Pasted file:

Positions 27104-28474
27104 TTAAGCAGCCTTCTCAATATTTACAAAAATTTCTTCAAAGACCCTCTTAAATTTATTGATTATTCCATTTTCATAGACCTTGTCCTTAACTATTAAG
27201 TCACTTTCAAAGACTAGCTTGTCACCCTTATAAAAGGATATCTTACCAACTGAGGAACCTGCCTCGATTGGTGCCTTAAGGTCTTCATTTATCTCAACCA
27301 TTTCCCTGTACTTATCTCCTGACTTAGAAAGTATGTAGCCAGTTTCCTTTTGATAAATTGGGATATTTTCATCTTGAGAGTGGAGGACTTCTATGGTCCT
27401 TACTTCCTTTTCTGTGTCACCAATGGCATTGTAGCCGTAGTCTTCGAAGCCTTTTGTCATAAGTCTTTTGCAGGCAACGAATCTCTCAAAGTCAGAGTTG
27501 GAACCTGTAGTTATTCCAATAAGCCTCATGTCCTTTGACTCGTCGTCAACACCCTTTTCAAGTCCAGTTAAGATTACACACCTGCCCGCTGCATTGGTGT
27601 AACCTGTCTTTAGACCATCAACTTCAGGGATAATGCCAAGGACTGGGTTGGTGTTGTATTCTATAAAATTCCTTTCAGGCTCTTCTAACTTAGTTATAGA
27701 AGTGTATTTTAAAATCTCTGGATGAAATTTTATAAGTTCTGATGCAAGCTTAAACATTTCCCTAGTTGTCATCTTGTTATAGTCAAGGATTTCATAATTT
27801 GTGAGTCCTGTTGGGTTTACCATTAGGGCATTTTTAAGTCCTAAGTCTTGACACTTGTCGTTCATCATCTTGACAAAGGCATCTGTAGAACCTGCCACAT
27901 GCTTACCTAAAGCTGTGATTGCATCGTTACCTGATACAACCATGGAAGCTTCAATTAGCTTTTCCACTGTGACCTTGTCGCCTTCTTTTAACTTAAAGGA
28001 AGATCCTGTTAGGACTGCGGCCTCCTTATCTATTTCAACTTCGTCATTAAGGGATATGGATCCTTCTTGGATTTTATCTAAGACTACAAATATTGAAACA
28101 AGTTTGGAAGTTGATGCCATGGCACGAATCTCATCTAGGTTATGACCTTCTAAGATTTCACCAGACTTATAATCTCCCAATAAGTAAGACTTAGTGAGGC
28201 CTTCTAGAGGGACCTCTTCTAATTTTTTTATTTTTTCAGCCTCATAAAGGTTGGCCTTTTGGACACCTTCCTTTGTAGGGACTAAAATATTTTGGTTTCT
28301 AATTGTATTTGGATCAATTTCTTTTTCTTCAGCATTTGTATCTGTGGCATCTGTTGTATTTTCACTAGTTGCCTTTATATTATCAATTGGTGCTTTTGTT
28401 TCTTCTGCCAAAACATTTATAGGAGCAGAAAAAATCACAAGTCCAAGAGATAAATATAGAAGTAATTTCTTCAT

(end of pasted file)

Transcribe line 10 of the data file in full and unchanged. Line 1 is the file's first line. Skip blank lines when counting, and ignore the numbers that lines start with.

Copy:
27901 GCTTACCTAAAGCTGTGATTGCATCGTTACCTGATACAACCATGGAAGCTTCAATTAGCTTTTCCACTGTGACCTTGTCGCCTTCTTTTAACTTAAAGGA